The hyperparameters I focused on were the number of features each decision tree could choose from at each step in its creation and the maximum depth of those trees, or the total number of features that could be used in the classification of a single point.

although I saw little increase in performance beyond 300 trees, I settled on 1,000 because compute time was not limiting and having redundancy within the forest would not be expected to harm model performance.

The performance metric I chose to maximize with my grid search was area under the ROC curve, which has two characteristics that make it better than the standard accuracy score for this sort of situation: 1) the value of this metric is still meaningful with greatly imbalanced datasets - and there are many more games preceding noninjuries in baseball than games preceding injuries - and 2) how a risk-predicting application may be used is not necessarily known before deployment: avoiding false positives may matter more than avoiding false negatives, or vice versa.

The “injury score” output by the random forest model is notionally a probability of a particular set of feature values of indicating that an injury will occur, or more precisely the average of this probability across all of the decision trees in the forest, although depending on how one deals with the class imbalance in injury prediction problem, this interpretation is not necessarily correct.

To avoid forcing baseball players and coaches to deal with the intricacies of random forest output, the web application I designed compares the injury score for a given player’s input to all of the scores in the database used for the modeling and outputs the player’s injury score percentile, which should be readily understandable to many people.

Some users may distrust what seems like a data science black box, and to provide more persuasive analysis or explanation, I also use nearest neighbors analysis to identify games similar to the user’s entered values.

The Mystery Sabermetrics Still Can’t Solve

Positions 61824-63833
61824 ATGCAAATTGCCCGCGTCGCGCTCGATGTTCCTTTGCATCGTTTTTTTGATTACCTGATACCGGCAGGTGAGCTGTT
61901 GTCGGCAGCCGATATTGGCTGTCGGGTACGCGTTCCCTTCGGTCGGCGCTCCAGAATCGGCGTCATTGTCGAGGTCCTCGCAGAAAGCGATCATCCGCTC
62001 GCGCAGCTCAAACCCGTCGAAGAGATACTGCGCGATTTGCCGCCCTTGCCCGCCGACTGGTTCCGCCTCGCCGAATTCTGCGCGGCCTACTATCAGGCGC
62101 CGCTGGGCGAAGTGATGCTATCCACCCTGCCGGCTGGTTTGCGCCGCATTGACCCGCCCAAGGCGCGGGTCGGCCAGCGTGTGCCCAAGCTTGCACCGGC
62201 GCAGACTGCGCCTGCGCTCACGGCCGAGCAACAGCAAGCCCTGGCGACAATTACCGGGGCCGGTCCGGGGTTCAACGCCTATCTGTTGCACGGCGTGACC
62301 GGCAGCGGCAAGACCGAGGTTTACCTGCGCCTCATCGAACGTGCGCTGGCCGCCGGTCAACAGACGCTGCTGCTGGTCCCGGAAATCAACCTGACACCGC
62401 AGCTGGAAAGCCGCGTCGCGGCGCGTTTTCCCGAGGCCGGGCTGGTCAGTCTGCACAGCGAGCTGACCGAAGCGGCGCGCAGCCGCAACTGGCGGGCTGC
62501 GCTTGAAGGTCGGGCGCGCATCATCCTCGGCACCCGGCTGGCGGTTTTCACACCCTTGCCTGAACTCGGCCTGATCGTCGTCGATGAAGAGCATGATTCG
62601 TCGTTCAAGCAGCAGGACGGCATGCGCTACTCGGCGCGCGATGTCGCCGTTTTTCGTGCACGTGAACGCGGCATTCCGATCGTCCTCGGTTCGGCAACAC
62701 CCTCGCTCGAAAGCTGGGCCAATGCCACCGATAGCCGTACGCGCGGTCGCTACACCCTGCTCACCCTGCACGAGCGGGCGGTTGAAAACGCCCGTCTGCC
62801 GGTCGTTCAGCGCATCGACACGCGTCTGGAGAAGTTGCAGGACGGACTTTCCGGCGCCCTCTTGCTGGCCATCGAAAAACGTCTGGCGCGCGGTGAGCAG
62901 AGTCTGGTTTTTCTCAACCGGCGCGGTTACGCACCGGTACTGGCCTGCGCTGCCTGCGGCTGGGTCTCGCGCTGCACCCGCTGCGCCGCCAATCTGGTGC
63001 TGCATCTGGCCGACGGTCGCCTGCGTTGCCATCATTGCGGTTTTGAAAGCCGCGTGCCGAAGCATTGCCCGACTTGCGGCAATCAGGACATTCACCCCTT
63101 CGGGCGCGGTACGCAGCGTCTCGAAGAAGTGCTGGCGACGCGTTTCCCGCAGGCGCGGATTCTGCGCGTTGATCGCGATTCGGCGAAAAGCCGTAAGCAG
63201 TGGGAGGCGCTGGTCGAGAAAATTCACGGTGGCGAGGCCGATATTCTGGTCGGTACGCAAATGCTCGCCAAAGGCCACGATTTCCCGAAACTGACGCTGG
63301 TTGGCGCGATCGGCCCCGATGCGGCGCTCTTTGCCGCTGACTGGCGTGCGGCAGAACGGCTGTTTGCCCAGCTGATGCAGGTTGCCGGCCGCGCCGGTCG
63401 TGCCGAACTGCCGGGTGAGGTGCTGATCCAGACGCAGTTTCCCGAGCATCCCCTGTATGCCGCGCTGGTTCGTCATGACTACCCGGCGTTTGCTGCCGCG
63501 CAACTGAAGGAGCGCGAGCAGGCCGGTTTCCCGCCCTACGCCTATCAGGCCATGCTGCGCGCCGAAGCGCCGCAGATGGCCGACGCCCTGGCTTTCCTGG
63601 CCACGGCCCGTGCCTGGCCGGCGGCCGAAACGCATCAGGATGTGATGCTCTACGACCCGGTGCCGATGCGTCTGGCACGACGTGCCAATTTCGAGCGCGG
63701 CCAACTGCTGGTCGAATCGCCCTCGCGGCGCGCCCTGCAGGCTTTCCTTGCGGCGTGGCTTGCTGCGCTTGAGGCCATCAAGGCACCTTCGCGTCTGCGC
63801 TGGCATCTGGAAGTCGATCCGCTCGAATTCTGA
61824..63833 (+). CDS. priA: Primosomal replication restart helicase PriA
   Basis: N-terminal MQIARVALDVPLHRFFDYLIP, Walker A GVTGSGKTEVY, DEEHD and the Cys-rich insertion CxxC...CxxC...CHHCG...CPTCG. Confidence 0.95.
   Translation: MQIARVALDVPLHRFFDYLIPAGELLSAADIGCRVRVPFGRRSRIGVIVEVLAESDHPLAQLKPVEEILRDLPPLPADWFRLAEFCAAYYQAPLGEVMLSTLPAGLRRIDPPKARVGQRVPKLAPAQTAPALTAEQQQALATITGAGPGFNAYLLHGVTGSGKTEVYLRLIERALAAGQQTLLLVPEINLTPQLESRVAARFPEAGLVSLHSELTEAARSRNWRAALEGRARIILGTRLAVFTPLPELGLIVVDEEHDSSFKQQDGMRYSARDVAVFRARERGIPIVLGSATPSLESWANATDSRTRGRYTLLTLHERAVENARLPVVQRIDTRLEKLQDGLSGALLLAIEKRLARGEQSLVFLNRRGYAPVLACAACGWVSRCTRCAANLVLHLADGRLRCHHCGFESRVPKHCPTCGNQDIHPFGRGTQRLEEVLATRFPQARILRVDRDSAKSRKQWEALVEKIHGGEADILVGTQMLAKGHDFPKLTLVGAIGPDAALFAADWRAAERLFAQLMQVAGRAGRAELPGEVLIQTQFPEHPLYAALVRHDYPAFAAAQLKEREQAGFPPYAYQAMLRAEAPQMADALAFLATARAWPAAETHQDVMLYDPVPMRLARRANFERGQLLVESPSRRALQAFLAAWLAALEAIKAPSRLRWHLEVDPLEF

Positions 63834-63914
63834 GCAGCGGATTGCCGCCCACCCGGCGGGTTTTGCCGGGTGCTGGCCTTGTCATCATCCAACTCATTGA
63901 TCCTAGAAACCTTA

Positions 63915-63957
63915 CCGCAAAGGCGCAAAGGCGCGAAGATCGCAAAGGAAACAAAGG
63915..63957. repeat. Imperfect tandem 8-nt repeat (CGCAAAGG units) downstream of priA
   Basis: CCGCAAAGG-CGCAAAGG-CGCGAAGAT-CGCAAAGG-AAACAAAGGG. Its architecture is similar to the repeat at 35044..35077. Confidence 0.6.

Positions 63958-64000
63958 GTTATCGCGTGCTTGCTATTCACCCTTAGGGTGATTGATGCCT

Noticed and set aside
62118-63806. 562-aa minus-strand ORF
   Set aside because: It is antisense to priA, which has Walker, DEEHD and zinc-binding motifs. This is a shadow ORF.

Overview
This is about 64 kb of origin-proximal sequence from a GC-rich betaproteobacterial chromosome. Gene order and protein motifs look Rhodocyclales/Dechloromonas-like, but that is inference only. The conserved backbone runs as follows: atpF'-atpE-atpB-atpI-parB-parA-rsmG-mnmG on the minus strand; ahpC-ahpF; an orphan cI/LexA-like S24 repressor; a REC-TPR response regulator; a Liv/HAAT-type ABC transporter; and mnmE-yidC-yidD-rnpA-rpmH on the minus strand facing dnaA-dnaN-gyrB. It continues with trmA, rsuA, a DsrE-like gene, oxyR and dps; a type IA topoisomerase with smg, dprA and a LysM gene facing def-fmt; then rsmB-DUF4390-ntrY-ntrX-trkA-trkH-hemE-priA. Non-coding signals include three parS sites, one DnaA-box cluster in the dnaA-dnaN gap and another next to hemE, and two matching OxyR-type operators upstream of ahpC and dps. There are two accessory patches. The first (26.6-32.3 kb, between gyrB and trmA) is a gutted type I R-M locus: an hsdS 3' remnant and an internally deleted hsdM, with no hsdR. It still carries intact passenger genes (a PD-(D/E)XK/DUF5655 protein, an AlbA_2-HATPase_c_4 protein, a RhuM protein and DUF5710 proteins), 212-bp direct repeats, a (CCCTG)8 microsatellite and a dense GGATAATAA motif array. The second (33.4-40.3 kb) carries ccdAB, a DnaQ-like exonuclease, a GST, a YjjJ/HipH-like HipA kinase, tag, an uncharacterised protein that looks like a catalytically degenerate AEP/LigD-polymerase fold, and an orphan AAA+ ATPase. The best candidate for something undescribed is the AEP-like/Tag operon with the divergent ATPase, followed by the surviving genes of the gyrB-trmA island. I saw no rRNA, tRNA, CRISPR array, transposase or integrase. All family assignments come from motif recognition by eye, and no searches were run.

That was the sentiment coming from the Miami Marlins in the wake of this week’s devastating news that Jose Fernandez, the team’s brilliant 21-year-old ace, would likely be out for the remainder of the year with a torn elbow ligament requiring Tommy John surgery.

Bleacher Report injury expert Will Carroll reported last summer that a staggering third of all current major league pitchers have undergone Tommy John surgery at some point in their careers, and the procedure has been performed more than ever before in recent years.1 And the spate of pitching injuries this year is causing the sports-media equivalent of a moral panic.

The most common month of the season for the surgery — June — is yet to come.3 As Bill James, the godfather of sabermetrics, has repeatedly noted, starting pitcher injuries haven’t really increased in recent seasons, despite our perceptions of the contrary.4 But they aren’t decreasing, either.

Throwing while tired is dangerous to a pitcher’s arm.” To quantify this effect, Jazayerli and Woolner set up a scale to separate ordinary starts5 from high pitch-count outings that put tremendous strain on the arm, with a stress factor that compounds as more pitches are thrown.

In “Extra Innings: More Baseball Between the Numbers”, Corey Dawkins reported a failure to find any significant correlation between PAP and either short- or long-term future pitching injuries, while BP’s Russell Carleton could only find compelling support for the notion that eliminating 130-pitch starts reduces the probability of future injuries.

The newer, more data-rich models tended to settle on two factors as important predictors of a future injury: sudden, unexplained declines in a pitcher’s fastball velocity and increased variation in his release point.

(As the hypothesis goes, tired pitchers — like those who have accumulated more abuse points — find it harder to maintain consistency in their release points.) But there’s hardly a consensus among analysts that PITCHf/x is providing useful data.6 Again writing in “Extra Innings,” Dawkins expresses a major concern about any findings that rely on PITCHf/x’s release-point data because there’s a large degree of measurement error inherent to the system.